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SERMON IV.7878   Preached at Plasisterers’ Hall, February 28, 1677.

1 Peter v. 10.

But the God of all grace, who hath called us into his eternal
glory by Christ Jesus, after that ye have suffered
awhile, make you perfect, stablish,
strengthen, settle you

I SHALL spend none of your time at all in looking upon the context. And although there are many great truths, which lie within the compass of this verse, as any of you may easily apprehend at first sight; I shall only pitch upon that one which I intend to insist upon, and which it may be hoped will be equally suitable to the time and to our case, as it is to the text. You may without further preface take it thus;

That to a right and well-disposed judgment, spiritual improvements and advantages by sufferings, are more desirable, than a freedom from those sufferings themselves.

That the ground may be clear, I shall present you with a supposition or two, before I proceed to make out the truth itself. As

First: We will suppose these expressions, to wit, “make yon perfect, stablish, strengthen, settle you,” do all of them hold 227forth to us spiritual improvement and gain. I apprehend that none of you will doubt, but the apostle by these expressions in tended the better state of those, to whom he wrote, in spiritual respects. We may suppose not of each person considered absolutely, and singly; but all considered in common, that they might be brought into a better state with reference to their spiritual concernments and affairs; which indeed the word καταπτισαι doth more especially seem to hint to us. It signifies the setting in joint, what was unjointed before, and quite out of frame; and so rather imports a relation to a community, than to a single person alone. But take all together, and no doubt the expressions do intend spiritual improvement and advantage. And then again,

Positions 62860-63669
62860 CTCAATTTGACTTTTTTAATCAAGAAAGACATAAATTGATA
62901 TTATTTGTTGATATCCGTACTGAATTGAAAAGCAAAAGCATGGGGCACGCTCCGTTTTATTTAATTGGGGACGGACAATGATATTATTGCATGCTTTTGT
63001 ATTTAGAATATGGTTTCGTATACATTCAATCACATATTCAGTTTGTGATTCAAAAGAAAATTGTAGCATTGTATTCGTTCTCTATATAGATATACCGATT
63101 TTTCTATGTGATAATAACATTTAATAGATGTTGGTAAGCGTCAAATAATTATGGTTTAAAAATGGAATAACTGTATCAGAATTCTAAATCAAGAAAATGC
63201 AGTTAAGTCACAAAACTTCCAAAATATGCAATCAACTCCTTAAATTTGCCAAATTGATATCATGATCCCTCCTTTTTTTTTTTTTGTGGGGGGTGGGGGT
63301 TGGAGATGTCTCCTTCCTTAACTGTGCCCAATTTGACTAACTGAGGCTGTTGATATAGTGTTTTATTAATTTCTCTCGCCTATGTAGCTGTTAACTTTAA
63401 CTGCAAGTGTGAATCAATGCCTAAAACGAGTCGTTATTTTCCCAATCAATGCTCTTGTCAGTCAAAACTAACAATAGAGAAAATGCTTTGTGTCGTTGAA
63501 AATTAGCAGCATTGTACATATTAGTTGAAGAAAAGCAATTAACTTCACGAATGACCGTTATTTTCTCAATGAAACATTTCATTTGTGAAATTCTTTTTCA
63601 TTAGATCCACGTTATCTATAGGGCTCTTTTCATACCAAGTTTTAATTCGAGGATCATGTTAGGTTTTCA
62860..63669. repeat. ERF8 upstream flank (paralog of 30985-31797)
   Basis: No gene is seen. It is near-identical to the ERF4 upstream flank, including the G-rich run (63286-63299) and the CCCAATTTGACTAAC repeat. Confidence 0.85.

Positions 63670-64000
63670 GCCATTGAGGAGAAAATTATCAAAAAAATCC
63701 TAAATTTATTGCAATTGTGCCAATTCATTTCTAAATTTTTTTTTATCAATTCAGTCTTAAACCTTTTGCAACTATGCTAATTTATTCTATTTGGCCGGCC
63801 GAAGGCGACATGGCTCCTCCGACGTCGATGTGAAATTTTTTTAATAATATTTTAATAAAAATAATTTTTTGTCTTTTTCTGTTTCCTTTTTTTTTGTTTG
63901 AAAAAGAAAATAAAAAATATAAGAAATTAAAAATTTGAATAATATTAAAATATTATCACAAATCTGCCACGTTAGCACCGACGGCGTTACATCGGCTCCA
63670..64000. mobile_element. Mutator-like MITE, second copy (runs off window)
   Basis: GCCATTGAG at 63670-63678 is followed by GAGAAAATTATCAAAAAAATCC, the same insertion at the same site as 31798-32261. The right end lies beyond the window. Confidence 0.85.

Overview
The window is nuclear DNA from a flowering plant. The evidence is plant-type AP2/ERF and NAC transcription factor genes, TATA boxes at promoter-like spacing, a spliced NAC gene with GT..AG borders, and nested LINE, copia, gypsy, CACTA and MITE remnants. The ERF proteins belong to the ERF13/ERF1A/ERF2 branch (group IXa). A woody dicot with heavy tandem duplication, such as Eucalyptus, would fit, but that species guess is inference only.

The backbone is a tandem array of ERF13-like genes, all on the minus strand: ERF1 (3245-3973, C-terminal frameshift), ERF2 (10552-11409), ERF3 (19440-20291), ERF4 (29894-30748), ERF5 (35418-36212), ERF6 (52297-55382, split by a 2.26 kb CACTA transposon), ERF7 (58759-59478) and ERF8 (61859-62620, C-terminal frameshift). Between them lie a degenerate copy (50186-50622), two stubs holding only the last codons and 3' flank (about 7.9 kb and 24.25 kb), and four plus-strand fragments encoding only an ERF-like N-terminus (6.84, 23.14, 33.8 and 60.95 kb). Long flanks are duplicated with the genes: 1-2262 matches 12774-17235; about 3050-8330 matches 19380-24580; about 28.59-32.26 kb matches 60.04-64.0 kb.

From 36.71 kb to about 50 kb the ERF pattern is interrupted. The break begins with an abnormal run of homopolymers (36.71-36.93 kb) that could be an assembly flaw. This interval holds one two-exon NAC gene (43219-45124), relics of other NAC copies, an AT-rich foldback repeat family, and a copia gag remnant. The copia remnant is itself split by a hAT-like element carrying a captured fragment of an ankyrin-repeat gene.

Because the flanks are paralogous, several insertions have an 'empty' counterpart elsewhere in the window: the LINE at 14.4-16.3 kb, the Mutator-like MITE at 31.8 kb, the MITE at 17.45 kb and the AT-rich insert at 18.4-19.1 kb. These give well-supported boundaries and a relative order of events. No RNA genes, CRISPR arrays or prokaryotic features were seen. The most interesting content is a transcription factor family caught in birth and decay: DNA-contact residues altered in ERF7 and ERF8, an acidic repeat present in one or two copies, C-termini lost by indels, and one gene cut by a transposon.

Secondly: We may lay down this further supposition, that the order of the sufferings here mentioned is not merely that of precedency in time, but of subserviency to some kind of cause that has an instrumental influence to their spiritual advantage. “After that ye have suffered awhile, or you having suffered a little” (as the words may be read, for the word “after” is not in the Greek text) “May the God of all grace make you perfect,” &c. But it would be very unreasonable to suppose, that these sufferings should only precede, and no more; or have only an idle priority in respect of time; for that were to suppose, that God, as it were, was consenting to it, that they should suffer for nothing, or to no purpose. And therefore we must conclude that the apostle intended to insinuate, that this precedent state of suffering would conduce, and contribute much to their spiritual improvement; which he had principally in his eye, on their behalf. These things being supposed, I shall endeavour very briefly to evince to you.

I. That a well-informed judgment will reckon, and does reckon and account, as you have heard, namely, that spiritual improvements and advantages by sufferings are more desirable, than a freedom from those sufferings themselves. And,

II. Shew you what reason and ground it has so to judge. And this I shall do only from the text, and with all possible brevity, that I may hasten,

III. To the use, which I chiefly intend.

I. That a well-informed judgment doth reckon spiritual improvements by sufferings to be more desirable, than a freedom from those sufferings themselves. We need no further light than what the text affords us to make this point clear, if we will but admit this twofold consideration;